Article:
Started in Winnipeg!
It also points the way forward to a new era of strategic forgetting.
In 2007, she translated the twentieth-century Iranian poet and feminist Forugh Farrokhzad in the collection Sin.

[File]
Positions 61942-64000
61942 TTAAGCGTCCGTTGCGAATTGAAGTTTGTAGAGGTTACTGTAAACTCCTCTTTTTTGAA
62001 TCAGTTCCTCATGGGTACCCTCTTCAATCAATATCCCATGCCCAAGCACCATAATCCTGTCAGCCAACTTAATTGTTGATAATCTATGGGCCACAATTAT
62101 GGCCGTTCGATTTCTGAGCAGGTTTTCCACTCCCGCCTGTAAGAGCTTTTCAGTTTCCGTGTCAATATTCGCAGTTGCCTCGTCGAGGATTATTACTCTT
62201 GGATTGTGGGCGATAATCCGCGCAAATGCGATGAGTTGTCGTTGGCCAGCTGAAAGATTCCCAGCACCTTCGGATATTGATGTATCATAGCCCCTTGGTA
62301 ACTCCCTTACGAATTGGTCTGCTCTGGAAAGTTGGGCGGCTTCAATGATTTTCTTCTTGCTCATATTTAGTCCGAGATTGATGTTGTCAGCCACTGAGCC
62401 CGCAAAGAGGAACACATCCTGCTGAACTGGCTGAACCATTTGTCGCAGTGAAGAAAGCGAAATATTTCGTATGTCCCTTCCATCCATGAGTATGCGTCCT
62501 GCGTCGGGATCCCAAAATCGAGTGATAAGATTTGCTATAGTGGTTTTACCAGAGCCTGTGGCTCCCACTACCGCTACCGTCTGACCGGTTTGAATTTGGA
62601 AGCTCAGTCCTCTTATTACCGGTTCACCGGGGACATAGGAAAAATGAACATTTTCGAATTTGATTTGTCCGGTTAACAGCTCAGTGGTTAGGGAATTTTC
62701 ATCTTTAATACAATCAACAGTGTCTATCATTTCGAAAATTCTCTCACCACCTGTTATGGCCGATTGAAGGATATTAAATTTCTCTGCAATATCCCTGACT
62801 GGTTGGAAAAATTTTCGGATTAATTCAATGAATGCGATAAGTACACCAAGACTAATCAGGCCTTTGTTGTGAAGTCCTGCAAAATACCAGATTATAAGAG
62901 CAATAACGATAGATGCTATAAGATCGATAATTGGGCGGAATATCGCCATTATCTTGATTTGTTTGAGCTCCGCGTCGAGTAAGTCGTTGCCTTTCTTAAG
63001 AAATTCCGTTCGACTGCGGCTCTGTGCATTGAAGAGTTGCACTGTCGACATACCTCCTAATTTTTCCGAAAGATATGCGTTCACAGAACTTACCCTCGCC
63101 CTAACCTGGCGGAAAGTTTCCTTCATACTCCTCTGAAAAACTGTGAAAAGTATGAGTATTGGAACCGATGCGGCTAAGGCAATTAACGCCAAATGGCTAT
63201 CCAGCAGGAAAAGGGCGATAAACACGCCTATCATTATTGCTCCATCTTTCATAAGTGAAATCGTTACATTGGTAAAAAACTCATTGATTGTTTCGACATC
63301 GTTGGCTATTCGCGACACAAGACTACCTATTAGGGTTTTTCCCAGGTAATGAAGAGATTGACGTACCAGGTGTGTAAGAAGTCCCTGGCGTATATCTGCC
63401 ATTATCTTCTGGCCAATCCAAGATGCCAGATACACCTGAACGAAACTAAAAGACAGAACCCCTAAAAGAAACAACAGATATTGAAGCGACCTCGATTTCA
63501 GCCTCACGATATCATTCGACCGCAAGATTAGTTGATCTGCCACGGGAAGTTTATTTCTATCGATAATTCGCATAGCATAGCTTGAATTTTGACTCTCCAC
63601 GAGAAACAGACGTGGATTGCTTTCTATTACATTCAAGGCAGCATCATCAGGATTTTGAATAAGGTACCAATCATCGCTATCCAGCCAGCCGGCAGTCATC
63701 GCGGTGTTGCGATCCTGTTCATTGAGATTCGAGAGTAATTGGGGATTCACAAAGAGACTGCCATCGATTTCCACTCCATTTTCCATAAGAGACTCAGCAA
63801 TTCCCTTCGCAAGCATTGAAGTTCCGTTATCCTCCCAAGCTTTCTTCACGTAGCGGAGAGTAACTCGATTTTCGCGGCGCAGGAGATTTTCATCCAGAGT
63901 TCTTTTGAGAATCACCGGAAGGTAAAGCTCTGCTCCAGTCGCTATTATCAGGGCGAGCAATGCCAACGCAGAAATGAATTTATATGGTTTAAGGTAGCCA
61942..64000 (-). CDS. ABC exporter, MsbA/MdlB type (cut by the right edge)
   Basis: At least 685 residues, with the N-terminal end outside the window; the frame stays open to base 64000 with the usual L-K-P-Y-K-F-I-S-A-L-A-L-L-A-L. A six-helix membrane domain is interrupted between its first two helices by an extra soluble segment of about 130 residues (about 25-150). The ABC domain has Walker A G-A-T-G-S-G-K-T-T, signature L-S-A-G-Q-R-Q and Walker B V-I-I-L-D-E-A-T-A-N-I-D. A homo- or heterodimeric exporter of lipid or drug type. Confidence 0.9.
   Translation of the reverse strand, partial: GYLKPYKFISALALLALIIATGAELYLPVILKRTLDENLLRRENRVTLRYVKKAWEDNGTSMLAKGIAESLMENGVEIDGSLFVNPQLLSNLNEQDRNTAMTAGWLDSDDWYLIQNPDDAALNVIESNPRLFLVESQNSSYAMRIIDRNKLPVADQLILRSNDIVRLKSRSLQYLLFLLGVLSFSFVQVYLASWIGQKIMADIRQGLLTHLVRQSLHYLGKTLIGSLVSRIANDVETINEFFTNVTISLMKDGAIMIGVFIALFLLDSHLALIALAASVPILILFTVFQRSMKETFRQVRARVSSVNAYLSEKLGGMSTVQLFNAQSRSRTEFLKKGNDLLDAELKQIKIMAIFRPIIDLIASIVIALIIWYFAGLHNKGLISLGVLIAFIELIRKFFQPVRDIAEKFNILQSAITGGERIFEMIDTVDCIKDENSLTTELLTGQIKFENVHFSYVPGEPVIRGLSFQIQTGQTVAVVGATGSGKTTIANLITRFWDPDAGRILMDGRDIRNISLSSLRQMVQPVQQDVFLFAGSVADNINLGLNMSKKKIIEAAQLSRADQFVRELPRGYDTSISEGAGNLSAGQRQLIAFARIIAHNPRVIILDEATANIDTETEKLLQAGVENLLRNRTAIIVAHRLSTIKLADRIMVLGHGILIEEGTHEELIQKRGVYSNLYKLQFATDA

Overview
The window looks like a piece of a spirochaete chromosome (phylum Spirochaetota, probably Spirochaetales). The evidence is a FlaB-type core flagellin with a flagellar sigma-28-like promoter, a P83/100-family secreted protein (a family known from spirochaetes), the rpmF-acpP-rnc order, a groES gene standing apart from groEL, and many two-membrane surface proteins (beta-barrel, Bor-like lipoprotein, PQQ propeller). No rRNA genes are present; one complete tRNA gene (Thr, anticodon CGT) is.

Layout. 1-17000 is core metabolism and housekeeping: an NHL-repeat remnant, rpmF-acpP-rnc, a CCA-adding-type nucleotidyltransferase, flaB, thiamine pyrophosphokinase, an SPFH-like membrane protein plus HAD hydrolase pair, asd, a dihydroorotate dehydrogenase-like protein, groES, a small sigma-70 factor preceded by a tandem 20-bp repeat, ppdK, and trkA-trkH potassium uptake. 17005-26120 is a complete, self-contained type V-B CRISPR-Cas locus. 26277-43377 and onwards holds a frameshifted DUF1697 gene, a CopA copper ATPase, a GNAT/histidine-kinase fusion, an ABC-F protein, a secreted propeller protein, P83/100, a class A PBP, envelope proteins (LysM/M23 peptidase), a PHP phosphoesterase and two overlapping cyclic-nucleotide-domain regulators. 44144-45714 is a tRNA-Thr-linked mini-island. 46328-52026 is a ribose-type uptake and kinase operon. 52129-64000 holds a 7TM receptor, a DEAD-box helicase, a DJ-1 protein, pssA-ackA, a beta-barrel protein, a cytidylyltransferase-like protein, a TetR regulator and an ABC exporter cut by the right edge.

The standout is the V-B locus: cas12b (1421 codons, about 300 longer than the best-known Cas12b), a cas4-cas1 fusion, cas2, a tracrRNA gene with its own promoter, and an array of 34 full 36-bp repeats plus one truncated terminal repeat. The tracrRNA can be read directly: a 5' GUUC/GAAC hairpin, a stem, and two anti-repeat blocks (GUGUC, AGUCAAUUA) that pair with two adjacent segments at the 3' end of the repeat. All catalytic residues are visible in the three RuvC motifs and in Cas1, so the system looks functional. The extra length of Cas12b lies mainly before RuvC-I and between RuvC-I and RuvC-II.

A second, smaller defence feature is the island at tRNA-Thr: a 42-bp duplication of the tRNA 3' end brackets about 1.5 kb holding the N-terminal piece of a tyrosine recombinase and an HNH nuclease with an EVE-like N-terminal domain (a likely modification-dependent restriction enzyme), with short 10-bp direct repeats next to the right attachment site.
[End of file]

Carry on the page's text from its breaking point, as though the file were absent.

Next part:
Sholeh Wolpé: I didn’t know it was going to be my next translation project. I was invited by San Jose State University to give a talk on Farīd Ud-Dīn Attar. I said OK, fantastic, because I love this poet and I’m happy to talk about his work, and I looked for representative poems from Conference. I noticed, first of all, that in a language where we don’t have gendered pronouns, no “he” or “she,” the translated poetry I was picking up had genders. All the birds were “he.” And God is a “He.” [The translator had] already decided that it’s all male. That didn’t sit right with me. And I just did not feel the spirit of the poem spoke to me in those translations as it did in Persian.